John Feehery: Speaking Engagements


The Non-Scandal Scandal

Posted on July 2, 2014
US Capitol west side.JPG

"US Capitol west side" by Martin Falbisoner - Own work. Licensed under CC BY-SA 3.0 via Wikimedia Commons.

This originally appeared in the Wall Street Journal

You wonder why Congress has approval ratings of 7%?

The fake scandal over a simple change in ethics rules helps explain why.

The professional staff of the House Committee on Ethics had a suggestion: instead of having members of Congress disclose twice, in two different places, who paid for fact-finding trips, the process should be streamlined.

From their perspective, less paperwork, simplicity and one-stop disclosure seemed like a win.

But the media and watchdog groups went crazy. Why? Because for some it is good business to flog a congressional scandal.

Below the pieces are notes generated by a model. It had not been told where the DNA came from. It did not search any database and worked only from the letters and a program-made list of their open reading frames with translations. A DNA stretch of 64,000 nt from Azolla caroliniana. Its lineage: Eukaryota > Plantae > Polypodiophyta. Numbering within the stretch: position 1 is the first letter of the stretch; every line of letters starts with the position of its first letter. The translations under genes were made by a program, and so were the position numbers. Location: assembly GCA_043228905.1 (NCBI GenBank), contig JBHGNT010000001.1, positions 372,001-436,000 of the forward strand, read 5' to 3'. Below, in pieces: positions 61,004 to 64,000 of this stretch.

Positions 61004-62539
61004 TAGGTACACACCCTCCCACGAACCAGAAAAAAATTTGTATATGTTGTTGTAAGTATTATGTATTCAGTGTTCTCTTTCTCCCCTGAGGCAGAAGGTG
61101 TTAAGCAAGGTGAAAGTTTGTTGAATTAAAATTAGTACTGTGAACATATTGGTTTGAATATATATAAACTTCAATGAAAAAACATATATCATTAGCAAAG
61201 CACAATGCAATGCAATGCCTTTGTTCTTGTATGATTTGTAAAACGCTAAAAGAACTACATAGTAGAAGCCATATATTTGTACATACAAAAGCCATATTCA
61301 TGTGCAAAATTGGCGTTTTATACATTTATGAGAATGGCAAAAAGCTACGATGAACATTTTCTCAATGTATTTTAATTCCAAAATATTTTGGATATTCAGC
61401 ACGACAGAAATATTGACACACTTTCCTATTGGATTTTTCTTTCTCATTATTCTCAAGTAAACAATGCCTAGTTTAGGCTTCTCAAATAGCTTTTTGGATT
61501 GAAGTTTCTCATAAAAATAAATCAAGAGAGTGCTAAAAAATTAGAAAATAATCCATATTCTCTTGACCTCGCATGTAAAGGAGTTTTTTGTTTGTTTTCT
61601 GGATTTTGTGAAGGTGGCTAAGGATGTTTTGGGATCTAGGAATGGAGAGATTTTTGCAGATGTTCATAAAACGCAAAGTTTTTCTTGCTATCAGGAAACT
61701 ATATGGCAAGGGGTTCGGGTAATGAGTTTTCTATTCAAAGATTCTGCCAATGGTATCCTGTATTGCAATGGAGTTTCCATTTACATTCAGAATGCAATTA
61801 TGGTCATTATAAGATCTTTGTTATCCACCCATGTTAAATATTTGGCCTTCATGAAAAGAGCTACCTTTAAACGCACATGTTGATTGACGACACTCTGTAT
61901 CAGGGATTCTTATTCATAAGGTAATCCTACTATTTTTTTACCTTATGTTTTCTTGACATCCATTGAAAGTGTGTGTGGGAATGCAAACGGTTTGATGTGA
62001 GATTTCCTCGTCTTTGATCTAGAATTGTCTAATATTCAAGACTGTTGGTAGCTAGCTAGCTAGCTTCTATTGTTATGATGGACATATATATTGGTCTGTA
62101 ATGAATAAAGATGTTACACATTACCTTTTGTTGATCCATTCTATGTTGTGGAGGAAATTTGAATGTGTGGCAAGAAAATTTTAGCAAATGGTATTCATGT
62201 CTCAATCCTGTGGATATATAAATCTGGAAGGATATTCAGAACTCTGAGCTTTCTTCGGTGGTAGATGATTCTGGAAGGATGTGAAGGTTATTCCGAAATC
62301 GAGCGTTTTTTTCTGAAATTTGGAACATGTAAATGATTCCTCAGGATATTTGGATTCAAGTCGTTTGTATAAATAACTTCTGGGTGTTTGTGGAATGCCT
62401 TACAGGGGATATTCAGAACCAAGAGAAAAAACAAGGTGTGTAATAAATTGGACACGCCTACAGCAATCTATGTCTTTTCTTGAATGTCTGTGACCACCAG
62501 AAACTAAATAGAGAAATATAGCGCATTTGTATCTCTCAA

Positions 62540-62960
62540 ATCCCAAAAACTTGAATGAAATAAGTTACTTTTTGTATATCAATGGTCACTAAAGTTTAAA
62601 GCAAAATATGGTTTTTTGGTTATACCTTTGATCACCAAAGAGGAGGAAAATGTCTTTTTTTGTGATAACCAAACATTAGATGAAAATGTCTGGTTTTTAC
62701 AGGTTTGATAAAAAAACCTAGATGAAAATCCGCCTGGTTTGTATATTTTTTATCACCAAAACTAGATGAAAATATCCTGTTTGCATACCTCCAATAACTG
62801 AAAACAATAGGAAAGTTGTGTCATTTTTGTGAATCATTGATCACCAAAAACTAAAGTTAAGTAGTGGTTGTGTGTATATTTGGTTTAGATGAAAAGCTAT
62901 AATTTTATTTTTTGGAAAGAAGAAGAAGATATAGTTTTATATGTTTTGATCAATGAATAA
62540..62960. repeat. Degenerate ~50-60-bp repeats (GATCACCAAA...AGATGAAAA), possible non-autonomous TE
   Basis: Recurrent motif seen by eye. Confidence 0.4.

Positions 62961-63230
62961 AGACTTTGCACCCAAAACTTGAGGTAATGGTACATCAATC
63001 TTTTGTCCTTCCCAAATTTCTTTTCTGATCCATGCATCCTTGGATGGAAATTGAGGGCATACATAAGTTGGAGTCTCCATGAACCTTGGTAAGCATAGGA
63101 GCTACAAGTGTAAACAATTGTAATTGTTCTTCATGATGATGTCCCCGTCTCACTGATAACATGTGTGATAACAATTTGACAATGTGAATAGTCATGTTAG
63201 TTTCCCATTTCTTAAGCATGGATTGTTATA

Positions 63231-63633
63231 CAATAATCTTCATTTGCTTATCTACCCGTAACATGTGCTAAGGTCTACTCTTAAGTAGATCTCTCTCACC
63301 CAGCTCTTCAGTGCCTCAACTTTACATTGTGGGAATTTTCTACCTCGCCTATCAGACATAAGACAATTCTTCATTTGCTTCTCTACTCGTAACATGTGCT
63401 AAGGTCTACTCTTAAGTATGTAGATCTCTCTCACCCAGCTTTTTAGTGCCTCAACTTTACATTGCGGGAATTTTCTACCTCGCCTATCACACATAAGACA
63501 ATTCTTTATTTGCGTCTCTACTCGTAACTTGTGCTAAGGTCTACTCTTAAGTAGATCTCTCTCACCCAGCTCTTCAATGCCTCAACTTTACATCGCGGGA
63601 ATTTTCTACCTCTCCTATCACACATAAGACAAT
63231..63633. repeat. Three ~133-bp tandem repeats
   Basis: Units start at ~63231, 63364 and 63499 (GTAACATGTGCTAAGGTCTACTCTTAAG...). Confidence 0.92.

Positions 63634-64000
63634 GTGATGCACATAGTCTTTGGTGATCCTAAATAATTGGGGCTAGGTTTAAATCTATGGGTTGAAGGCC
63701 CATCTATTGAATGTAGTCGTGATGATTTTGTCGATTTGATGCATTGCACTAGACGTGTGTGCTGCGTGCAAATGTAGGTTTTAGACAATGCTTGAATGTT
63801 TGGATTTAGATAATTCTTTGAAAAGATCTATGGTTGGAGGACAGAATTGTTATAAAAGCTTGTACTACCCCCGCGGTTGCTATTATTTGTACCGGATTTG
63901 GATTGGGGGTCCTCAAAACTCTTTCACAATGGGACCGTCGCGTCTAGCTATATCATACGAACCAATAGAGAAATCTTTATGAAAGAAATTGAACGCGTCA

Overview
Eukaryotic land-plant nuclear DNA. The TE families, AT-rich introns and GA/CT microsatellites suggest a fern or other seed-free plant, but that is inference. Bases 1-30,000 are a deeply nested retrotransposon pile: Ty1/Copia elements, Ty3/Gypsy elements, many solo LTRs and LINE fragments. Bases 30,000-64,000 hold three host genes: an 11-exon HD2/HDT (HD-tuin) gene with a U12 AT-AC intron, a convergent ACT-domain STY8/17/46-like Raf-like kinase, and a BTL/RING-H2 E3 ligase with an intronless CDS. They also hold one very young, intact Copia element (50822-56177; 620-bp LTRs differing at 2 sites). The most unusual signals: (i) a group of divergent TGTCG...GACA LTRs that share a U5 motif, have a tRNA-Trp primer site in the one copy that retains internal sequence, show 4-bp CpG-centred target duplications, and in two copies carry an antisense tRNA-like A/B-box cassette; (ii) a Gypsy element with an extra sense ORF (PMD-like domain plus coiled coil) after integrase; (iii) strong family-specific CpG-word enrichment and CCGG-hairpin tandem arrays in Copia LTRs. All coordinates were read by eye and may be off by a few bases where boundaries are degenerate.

And what could be more scandalous than the specter of members of Congress trying to conceal who paid for their junkets?

But there are problems with this narrative:

Start with the fact that lobbyists still can’t pay for junkets.

And full disclosure is still required by the House Ethics Committee.

The committee staff of House Minority Leader Nancy Pelosi (D., Calif.) signed off on this rules change, but now that Rep. Pelosi sees political opportunity, she wants the speaker to schedule a vote to restore the old requirement.

After all, one should never let a fake crisis go to waste.

And this is why the American people hate Congress. Even when it tries to do the right thing–such as simplifying a paperwork mandate–media, watchdog groups and even some members try to make that look like the wrong thing.

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